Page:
President Obama and Vice President Joe Biden were sworn into their second terms Sunday, but Washington watchers saw a few telling signs that the No. 2 was anxious for a promotion in four years. The gaffe-prone Biden didn’t help tamp down speculation, and, in fact, may have actually made more people focus on his possible next steps. On Saturday night he told the Iowa State Society Inauguration Ball he was “proud to be president of the United States.” The audience laughed and he corrected himself: “I’m proud to be vice president of the United States. And I am prouder to be President Barack Obama’s vice president!” (Watch video of the gaffe after the jump.)
Biden misspeaking is hardly news, of course. But the fact that he was at the ball in the first place, showing support for the state with the first presidential nominating contest, could actually mean something. As could Biden's guest list for his swearing-in ceremony Sunday, notes the Wall Street Journal’s Peter Nicholas, who reads every possible or imagined tea leaf. Two key officials from two very important primary states were at the Naval Observatory Sunday: New Hampshire Governor Maggie Hassan and South Carolina’s Democratic Party chairman, Dick Harpootlian. Plus, his selection of Justice Sonia Sotomayor to lead his swearing-in could also mean something if you consider the importance of the Latino vote.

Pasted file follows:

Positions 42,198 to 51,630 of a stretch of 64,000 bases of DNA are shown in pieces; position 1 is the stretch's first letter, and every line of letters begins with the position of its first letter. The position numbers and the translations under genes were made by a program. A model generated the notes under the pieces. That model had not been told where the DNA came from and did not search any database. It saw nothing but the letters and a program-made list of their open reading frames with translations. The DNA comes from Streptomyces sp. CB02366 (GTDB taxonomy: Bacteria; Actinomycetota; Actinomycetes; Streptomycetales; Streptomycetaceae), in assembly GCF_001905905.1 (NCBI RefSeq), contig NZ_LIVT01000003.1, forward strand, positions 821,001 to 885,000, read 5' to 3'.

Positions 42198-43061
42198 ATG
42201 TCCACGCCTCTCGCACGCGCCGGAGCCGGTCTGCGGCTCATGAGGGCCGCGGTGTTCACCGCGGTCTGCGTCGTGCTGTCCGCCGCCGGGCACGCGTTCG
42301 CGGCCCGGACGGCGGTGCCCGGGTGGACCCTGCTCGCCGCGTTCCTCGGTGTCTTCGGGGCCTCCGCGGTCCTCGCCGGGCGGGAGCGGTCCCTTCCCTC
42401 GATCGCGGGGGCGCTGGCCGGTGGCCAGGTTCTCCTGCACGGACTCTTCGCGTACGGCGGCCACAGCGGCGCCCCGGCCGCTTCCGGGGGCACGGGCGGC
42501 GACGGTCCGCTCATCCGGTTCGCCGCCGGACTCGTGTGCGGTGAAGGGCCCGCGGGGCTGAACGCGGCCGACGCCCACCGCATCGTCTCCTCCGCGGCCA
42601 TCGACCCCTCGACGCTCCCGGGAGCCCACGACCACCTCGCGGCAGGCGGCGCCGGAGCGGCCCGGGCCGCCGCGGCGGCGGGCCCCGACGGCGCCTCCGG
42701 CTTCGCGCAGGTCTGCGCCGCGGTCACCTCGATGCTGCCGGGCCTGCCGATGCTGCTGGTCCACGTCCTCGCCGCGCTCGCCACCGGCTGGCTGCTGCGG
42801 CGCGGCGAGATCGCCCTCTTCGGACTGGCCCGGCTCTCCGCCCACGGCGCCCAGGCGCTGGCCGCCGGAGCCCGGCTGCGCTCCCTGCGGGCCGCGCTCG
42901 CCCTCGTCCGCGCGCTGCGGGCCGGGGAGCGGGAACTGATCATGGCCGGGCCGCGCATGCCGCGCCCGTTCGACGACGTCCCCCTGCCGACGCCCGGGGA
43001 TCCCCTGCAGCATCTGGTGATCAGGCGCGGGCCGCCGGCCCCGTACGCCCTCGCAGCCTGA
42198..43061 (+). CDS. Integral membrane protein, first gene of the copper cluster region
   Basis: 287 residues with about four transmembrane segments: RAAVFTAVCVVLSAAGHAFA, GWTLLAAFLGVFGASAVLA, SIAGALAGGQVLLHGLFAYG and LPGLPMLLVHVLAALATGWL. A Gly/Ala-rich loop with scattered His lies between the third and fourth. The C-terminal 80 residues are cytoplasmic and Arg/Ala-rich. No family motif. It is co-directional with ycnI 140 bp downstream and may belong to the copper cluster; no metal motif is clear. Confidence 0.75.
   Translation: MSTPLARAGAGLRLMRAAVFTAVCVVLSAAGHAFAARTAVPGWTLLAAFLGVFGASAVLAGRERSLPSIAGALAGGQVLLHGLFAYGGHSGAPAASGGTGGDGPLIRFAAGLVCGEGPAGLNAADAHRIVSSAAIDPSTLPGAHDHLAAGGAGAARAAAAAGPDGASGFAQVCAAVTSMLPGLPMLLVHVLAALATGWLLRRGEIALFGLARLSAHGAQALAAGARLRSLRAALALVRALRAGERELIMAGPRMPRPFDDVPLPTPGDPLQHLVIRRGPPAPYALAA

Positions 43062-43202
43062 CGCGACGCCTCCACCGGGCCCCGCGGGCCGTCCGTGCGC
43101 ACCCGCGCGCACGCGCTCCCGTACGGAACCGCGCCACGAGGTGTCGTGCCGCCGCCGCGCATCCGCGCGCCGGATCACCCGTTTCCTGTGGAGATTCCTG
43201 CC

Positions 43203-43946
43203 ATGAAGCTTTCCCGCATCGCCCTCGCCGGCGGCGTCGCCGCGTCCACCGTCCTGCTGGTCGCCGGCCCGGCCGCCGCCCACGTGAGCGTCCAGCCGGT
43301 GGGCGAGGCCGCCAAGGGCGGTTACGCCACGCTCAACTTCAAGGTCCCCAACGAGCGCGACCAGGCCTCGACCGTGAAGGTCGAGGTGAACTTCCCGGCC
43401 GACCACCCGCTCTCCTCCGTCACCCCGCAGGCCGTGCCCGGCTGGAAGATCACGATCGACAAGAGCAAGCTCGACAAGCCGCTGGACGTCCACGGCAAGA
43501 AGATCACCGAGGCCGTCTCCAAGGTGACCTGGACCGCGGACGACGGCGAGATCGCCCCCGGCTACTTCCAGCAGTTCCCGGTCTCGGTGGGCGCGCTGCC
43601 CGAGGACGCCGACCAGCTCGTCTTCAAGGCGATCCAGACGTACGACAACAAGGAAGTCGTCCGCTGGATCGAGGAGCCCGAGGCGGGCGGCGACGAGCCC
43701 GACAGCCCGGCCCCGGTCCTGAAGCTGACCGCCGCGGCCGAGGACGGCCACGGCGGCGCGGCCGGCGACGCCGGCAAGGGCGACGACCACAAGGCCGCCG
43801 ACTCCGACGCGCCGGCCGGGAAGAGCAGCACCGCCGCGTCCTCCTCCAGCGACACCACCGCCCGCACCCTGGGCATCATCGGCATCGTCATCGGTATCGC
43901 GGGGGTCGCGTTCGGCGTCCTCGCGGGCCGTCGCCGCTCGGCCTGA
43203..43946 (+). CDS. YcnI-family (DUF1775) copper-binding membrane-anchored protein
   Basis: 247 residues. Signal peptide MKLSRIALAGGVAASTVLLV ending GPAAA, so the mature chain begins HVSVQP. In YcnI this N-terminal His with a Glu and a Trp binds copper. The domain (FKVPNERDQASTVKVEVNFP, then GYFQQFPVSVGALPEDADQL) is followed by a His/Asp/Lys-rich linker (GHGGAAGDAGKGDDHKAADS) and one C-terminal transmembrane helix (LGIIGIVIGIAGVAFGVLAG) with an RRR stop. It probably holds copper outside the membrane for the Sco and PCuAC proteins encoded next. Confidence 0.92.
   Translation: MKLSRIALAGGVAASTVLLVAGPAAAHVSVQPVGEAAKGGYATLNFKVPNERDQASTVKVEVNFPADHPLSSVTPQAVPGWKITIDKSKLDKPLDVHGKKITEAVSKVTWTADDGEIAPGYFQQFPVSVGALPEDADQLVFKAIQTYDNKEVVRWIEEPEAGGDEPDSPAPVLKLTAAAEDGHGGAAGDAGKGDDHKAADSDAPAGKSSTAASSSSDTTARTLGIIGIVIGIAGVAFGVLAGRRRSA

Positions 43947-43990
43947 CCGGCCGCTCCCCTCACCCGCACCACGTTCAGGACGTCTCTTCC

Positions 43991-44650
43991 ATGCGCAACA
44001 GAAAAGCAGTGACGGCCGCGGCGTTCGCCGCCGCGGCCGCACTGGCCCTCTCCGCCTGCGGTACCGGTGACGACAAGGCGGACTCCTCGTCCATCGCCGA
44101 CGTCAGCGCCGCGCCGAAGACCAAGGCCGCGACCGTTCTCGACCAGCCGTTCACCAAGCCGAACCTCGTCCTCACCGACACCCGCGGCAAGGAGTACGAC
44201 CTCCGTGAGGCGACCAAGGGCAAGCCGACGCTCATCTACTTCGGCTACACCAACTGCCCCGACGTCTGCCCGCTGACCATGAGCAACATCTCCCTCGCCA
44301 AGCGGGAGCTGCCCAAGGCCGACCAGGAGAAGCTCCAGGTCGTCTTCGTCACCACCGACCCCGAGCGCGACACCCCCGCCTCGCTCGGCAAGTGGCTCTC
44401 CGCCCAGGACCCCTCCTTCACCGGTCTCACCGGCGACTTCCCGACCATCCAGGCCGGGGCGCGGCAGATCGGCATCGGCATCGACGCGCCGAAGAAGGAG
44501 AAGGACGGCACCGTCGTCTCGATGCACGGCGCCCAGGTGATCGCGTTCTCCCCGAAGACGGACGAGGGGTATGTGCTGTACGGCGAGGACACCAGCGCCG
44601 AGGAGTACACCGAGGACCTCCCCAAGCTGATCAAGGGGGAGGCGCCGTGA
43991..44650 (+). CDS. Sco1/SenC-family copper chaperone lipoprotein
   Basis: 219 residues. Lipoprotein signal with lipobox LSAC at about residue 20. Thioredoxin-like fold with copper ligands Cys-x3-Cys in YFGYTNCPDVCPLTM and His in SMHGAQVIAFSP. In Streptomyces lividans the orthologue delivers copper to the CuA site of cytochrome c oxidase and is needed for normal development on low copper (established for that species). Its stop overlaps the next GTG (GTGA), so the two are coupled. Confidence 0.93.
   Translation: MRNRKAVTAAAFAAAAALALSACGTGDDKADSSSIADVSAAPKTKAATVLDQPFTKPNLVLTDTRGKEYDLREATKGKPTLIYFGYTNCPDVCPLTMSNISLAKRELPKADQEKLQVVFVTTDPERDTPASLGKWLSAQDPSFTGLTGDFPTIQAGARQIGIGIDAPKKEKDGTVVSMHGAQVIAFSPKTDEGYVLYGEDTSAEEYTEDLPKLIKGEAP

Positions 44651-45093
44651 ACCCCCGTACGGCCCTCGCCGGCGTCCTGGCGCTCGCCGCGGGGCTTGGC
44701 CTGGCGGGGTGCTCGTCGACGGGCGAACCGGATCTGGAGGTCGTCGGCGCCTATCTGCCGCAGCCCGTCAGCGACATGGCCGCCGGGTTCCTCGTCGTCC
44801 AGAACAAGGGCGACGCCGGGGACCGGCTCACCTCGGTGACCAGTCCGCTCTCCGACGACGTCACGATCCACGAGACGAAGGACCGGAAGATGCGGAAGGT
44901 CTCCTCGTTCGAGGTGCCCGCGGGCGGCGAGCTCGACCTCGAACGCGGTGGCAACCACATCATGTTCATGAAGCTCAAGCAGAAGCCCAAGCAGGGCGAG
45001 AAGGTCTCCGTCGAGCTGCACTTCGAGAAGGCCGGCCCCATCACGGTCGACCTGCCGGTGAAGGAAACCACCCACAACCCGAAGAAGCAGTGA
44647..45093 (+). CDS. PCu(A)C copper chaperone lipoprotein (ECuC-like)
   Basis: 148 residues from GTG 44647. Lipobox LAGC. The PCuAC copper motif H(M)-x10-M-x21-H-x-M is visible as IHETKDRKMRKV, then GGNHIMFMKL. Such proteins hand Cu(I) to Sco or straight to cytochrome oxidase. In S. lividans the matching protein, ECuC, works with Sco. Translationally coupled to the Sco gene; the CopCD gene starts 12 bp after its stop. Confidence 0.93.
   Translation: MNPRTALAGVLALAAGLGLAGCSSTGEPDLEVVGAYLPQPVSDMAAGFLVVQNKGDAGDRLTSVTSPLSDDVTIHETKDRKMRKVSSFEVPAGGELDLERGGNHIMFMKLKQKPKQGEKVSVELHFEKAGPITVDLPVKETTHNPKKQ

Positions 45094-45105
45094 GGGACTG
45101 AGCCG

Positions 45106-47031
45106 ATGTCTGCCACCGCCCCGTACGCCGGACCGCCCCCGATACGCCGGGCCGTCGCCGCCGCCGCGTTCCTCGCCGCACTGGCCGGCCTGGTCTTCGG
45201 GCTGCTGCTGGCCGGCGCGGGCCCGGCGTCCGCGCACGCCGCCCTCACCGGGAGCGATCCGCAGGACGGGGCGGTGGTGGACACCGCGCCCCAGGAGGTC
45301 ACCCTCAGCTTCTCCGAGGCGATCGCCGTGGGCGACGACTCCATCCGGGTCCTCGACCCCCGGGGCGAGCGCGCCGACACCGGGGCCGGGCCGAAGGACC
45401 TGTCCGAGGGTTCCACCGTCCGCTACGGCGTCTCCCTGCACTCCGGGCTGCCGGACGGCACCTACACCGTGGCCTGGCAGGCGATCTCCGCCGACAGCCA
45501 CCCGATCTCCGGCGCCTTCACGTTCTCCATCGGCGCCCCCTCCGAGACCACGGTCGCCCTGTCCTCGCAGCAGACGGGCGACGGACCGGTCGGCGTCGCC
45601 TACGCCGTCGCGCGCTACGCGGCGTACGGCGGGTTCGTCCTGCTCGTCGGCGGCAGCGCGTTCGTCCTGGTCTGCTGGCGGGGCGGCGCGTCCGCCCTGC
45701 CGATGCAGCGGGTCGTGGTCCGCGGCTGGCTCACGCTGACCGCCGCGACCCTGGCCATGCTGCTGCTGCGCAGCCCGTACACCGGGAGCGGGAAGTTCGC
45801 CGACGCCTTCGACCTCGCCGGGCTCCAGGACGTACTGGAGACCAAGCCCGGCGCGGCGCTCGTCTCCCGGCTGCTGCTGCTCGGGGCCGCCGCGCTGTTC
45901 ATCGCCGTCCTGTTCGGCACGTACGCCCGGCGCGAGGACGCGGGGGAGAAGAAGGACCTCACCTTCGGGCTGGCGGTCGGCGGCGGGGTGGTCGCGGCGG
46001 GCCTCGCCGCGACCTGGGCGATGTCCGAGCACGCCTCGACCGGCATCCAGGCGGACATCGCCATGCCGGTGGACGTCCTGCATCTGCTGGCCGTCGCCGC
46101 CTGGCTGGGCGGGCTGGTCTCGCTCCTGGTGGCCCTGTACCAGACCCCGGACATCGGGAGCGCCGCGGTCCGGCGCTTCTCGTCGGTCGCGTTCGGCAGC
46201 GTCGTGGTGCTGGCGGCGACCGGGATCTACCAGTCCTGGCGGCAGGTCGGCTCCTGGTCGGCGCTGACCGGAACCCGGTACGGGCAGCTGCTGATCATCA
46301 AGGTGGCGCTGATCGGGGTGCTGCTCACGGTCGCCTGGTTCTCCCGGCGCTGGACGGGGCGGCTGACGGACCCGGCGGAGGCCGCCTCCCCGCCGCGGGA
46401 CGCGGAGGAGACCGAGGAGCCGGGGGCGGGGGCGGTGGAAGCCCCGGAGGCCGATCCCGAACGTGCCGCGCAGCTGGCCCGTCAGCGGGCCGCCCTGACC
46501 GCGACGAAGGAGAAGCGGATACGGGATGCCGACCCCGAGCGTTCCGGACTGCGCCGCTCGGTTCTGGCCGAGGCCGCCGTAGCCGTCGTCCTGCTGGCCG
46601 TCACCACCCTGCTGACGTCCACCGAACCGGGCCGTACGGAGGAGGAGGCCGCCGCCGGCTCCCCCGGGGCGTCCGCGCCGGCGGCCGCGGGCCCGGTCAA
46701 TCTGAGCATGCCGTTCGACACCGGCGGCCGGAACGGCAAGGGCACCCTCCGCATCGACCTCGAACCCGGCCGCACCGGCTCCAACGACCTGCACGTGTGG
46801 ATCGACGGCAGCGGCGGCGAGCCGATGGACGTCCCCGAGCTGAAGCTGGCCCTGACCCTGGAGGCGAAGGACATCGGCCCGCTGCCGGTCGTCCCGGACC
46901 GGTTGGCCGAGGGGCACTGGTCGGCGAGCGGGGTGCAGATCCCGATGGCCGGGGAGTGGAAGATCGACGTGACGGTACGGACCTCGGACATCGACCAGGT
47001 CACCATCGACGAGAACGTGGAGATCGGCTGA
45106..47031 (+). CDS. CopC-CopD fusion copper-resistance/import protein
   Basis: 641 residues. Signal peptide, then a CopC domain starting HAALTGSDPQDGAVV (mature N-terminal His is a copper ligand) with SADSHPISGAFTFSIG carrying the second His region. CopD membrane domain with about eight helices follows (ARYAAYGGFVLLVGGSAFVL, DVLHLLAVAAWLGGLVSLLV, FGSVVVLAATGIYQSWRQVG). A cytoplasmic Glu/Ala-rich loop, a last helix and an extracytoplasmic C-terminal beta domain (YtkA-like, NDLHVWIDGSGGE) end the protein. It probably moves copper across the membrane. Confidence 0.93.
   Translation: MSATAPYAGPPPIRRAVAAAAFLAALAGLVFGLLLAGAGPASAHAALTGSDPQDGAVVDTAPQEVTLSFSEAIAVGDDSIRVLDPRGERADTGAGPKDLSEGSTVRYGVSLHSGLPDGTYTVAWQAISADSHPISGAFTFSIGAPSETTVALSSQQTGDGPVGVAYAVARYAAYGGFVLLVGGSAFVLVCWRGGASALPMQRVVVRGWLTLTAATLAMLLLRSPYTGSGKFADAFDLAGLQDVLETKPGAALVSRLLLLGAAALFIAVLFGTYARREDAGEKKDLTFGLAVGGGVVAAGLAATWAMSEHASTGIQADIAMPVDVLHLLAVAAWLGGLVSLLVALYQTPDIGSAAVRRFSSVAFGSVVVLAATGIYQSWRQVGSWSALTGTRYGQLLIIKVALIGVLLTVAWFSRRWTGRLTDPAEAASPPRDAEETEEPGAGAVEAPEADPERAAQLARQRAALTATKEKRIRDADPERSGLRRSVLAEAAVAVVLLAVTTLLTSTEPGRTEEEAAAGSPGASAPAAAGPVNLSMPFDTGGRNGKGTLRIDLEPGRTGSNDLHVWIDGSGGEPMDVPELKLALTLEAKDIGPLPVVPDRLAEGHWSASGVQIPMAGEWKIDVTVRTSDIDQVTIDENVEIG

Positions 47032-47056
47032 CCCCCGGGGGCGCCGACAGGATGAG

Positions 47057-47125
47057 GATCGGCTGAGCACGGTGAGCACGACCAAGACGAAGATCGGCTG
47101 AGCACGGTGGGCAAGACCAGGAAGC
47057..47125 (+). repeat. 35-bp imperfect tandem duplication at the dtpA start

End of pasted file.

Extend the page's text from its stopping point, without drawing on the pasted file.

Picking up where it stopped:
Biden can plan all he wants but for now, all eyes continue to be on outgoing Secretary of State Hillary Clinton. Even though polls show Biden would be a popular candidate among Democrats with 66 percent saying they could support his candidacy, that is still almost 20 percentage points behind the 85 percent who say they could support Clinton, reports CNN.